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The 250 Greatest Guitarists of All Time

Celebrating six-string glory in blues, rock, metal, punk, folk, country, reggae, jazz, flamenco, bossa nova, and much more

250 best guitarists of all time list

Sister Rosetta Tharpe, Mdou Moctar, Randy Rhoads, Carlos Santana, Wes Montgomery, Yvette Young, Prince, King Sunny Ade, Jimmy Page and Odetta


“MY GUITAR IS not a thing,” Joan Jett once said. “It is an extension of myself. It is who I am.” The guitar is the most universal instrument, the most primal, and the most expressive. Anybody can pick up a little guitar in no time at all, but you can spend a lifetime exploring its possibilities. That’s why thinking about what makes a great guitarist is so much fun.

Rolling Stone published its original list of the 100 Greatest Guitarists in 2011. It was compiled by a panel of musicians, mostly older classic rockers. Our new expanded list was made by the editors and writers of Rolling Stone. This one goes to 250.

Guitar players are often as iconic as the lead singers for the bands they play in. But mythic guitar gods like Jimmy Page, Brian May, and Eddie Van Halen are only one part of the story. We wanted to show the scope of the guitar’s evolution. The earliest entrant on the list (folk music icon Elizabeth Cotten) was born in 1893, the youngest (indie-rock prodigy Lindsey Jordan) was born in 1999. The list has rock, jazz, reggae, country, folk, blues, punk, metal, disco, funk, bossa nova, bachata, Congolese rumba, flamenco, and much more. There are peerless virtuosos like Pat Metheny, Yvette Young, and Steve Vai, as well as primitivists like Johnny Ramone and Poison Ivy of the Cramps. There are huge stars like Prince, Joni Mitchell, and Neil Young, and behind-the-scenes masters like Memphis soul great Teenie Hodges and smooth-rock assassin Larry Carlton.

Many great guitarists realized their genius as part of a duo, so Kim and Kelley Deal of the Breeders, Adrian Smith and Dave Murray of Iron Maiden, and other symbiotic pairs share an entry. Our only instrumental criteria is that you had to be a six-string player. (All you Balalaika shredders out there, keep at it; maybe next time.)

In making the list, we tended to value heaviness over tastiness, feel over polish, invention over refinement, risk-takers and originators more than technicians. We also tended to give an edge to artists who channeled whatever gifts god gave them into great songs and game-changing albums, not just impressive playing.

As modern blues visionary Gary Clark Jr. put it, “I don’t know if I want to get too far off the path — I don’t want to get lost in the forest — but I like to wander out a bit and adventure.”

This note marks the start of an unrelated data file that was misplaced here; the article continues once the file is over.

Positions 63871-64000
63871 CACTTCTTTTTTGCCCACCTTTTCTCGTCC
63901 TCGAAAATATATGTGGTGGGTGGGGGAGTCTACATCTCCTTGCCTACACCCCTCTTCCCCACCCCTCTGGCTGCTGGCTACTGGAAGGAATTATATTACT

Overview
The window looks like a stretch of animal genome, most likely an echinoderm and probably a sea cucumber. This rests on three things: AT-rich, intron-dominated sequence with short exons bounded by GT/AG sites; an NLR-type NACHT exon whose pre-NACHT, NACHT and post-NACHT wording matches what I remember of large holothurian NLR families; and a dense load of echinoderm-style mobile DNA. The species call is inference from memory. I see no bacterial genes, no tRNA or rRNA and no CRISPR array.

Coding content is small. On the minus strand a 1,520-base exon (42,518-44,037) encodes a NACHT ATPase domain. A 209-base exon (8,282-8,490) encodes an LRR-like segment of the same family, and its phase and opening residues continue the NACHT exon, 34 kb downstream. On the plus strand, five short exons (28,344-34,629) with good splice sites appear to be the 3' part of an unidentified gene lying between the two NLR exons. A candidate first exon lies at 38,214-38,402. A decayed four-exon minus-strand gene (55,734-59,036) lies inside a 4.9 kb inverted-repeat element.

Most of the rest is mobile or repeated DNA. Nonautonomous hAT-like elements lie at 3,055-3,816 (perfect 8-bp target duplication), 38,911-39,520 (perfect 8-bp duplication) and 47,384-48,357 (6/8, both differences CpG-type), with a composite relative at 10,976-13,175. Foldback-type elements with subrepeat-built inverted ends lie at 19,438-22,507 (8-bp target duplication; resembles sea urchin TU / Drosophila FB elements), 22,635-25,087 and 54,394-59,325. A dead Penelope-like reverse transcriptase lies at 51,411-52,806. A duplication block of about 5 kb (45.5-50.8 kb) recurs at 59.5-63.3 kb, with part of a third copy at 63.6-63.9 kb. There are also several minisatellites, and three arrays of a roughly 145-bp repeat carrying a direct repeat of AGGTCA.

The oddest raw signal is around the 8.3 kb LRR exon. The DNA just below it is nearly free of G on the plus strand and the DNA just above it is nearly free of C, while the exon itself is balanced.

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From Rolling Stone US


Ani DiFranco

Best known for her lefty politics, clever, pointed lyrics, and partnerships with folk luminaries like Pete Seeger and Utah Phillips, Ani DiFranco became the face of a certain flavor of 1990s alt-feminism, and she kept it going for more than 30 years. But underneath the raw anger and stealth sarcasm is a unique guitar style that she developed as a kid — DiFranco started playing out at about nine — in the bars of her hometown of Buffalo. It’s a particular sort of soft-loud combination that was designed to stun patrons into submission. “Loud against silence makes somebody’s conversations at the bar stick out,” she told Acoustic Guitar in 2014. “And they turn and they look at you, and then once you got them, you’ve gotta keep them.” —E.G.P.Key Tracks: ‘Both Hands,” ”Allergic to Water,” “Gravel”


Pete Cosey

A low-key sideman throughout his career, Pete Cosey never cut a solo album, but he and his pedals were the psychedelic soul of Miles Davis’ most extreme electric records during the 1970s such as Dark Magus, Get Up With It, Pangea, and Agharta. A session guy for the iconic blues label Chess in his native Chicago, his weird tunings, wah-wah, flange, and fuzz were a hallmark of crossover albums by Muddy Waters (Electric Mud) and Howlin’ Wolf (The Howlin’ Wolf Album) that terrorized blues purists. Davis later said Cosey gave his electric band the “Jimi Hendrix and Muddy Waters sound that I wanted.” An early adopter of guitar synth, he was always searching for new sounds. —J.G.Key Tracks: “Moja,” “Smokestack Lightning”